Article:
Corticospinal Excitability Modulation During Action Observation

1Dipartimento di Psicologia Generale, Universita degli Studi di Padova
Published 12/31/2013


Single-pulse transcranial magnetic stimulation over the primary motor cortex, neuronavigation, and registration of electromyographic activity of hand muscles were used in this study to explore corticospinal excitability while participants were observing action sequences.

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Sartori, L., Betti, S., Castiello, U. Corticospinal Excitability Modulation During Action Observation. J. Vis. Exp. (82), e51001, doi:10.3791/51001 (2013).


This study used the transcranial magnetic stimulation/motor evoked potential (TMS/MEP) technique to pinpoint when the automatic tendency to mirror someone else's action becomes anticipatory simulation of a complementary act. TMS was delivered to the left primary motor cortex corresponding to the hand to induce the highest level of MEP activity from the abductor digiti minimi (ADM; the muscle serving little finger abduction) as well as the first dorsal interosseus (FDI; the muscle serving index finger flexion/extension) muscles. A neuronavigation system was used to maintain the position of the TMS coil, and electromyographic (EMG) activity was recorded from the right ADM and FDI muscles. Producing original data with regard to motor resonance, the combined TMS/MEP technique has taken research on the perception-action coupling mechanism a step further. Specifically, it has answered the questions of how and when observing another person's actions produces motor facilitation in an onlooker's corresponding muscles and in what way corticospinal excitability is modulated in social contexts.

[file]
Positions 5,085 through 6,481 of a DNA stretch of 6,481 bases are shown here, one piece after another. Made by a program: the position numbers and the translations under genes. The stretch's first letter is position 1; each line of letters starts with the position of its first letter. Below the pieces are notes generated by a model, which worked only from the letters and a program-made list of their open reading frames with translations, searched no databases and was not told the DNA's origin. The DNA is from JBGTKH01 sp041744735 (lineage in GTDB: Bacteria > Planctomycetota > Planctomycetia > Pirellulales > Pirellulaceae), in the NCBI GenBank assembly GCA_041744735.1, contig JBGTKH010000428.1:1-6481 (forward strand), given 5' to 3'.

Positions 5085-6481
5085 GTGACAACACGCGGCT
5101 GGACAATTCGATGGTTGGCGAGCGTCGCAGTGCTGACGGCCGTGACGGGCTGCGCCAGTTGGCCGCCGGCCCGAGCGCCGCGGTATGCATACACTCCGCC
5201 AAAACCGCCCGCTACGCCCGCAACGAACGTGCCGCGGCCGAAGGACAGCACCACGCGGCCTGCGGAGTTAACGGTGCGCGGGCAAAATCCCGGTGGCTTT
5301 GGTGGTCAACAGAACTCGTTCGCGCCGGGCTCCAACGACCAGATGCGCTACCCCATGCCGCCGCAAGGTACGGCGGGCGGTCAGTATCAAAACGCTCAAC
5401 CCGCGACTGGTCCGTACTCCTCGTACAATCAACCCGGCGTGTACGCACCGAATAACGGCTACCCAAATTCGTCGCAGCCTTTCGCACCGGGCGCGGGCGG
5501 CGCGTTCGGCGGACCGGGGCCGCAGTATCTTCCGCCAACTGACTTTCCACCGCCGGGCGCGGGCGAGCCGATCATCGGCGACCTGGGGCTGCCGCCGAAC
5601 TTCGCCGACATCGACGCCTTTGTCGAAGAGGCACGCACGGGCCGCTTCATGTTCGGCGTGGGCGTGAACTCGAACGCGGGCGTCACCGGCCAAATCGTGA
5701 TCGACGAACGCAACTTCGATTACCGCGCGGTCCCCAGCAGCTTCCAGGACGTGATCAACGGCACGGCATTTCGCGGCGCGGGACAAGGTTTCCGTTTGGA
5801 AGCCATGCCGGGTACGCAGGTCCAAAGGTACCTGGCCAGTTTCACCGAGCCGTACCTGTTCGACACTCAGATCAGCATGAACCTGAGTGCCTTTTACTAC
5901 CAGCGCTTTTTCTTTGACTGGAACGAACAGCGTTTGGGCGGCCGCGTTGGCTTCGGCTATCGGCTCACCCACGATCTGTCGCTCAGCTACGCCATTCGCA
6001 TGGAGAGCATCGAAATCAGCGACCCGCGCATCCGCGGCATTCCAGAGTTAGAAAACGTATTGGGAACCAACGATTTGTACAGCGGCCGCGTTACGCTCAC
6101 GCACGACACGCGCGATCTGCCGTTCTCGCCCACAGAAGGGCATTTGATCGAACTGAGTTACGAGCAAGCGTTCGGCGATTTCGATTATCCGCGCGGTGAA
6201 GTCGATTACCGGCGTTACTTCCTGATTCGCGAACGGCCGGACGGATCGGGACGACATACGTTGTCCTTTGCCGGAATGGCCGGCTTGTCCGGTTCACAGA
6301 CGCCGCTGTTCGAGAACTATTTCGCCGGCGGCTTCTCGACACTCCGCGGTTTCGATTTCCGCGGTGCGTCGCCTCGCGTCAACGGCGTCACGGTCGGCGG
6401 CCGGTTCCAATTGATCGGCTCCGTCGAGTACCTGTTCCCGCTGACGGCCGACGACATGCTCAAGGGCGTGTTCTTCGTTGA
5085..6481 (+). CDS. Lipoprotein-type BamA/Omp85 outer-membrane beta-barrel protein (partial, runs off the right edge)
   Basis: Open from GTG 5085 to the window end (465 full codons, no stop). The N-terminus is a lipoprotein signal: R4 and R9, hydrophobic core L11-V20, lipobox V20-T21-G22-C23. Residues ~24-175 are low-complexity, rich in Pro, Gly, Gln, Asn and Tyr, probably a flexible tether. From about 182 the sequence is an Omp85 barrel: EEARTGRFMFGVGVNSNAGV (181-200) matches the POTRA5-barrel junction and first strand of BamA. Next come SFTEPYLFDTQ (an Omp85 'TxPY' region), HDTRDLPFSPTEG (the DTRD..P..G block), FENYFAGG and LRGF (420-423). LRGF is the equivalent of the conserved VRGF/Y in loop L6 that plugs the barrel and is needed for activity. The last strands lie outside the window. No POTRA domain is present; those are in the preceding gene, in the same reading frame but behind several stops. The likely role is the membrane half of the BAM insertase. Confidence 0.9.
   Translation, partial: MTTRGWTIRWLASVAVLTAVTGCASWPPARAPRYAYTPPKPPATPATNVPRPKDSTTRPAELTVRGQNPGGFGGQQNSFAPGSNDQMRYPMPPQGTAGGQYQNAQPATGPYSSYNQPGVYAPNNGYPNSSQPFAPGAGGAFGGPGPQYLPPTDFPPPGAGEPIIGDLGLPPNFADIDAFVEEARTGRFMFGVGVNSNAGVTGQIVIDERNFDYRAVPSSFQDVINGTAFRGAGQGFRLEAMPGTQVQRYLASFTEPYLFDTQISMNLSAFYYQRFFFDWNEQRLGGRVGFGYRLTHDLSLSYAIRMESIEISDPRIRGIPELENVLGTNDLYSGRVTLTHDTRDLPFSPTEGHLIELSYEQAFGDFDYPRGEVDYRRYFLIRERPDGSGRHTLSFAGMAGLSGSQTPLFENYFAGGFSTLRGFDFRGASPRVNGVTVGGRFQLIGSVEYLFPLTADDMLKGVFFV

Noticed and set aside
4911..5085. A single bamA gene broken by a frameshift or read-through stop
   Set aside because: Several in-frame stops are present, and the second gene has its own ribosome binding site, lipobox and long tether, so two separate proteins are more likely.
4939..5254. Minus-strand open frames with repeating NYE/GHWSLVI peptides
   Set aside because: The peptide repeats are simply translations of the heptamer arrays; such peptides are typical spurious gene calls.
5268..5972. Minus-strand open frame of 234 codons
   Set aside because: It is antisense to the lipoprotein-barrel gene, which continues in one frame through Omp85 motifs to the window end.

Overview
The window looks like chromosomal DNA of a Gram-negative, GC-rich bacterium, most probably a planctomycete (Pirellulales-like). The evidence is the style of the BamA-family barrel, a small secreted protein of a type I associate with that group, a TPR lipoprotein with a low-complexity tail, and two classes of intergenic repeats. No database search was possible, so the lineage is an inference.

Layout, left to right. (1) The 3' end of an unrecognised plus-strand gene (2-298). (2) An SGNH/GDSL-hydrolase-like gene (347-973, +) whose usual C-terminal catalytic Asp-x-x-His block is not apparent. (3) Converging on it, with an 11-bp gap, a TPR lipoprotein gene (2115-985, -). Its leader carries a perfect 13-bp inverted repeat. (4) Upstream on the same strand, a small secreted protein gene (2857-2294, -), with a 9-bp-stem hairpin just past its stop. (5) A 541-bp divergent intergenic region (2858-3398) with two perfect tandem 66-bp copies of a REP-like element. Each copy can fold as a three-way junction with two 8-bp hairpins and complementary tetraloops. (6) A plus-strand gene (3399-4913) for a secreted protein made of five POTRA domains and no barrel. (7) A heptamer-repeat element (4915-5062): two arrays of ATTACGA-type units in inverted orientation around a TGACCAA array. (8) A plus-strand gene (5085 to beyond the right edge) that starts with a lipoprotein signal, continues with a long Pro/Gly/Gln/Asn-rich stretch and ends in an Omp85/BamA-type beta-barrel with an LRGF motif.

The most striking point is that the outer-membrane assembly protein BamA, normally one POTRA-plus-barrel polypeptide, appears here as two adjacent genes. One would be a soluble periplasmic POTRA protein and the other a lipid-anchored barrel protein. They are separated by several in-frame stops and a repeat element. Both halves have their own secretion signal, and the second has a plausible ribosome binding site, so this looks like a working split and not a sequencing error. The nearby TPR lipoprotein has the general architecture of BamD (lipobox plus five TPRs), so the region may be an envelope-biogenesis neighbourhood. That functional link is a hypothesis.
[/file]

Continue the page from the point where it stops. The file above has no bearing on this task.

Over the past ten years neuroscience research has largely modified the traditional view of the motor system. A considerable amount of data suggests that observing someone else's body movements activates motor representations in the onlooker's brain (e.g.1-3). These studies showed that the motor cortex of an observer dynamically replicates actions being observed as if those were being executed by the onlooker himself. Transcranial magnetic stimulation (TMS) is useful to assess corticospinal (CS) excitability with a relatively high temporal resolution in order to track excitability changes while someone observes someone else performing an action.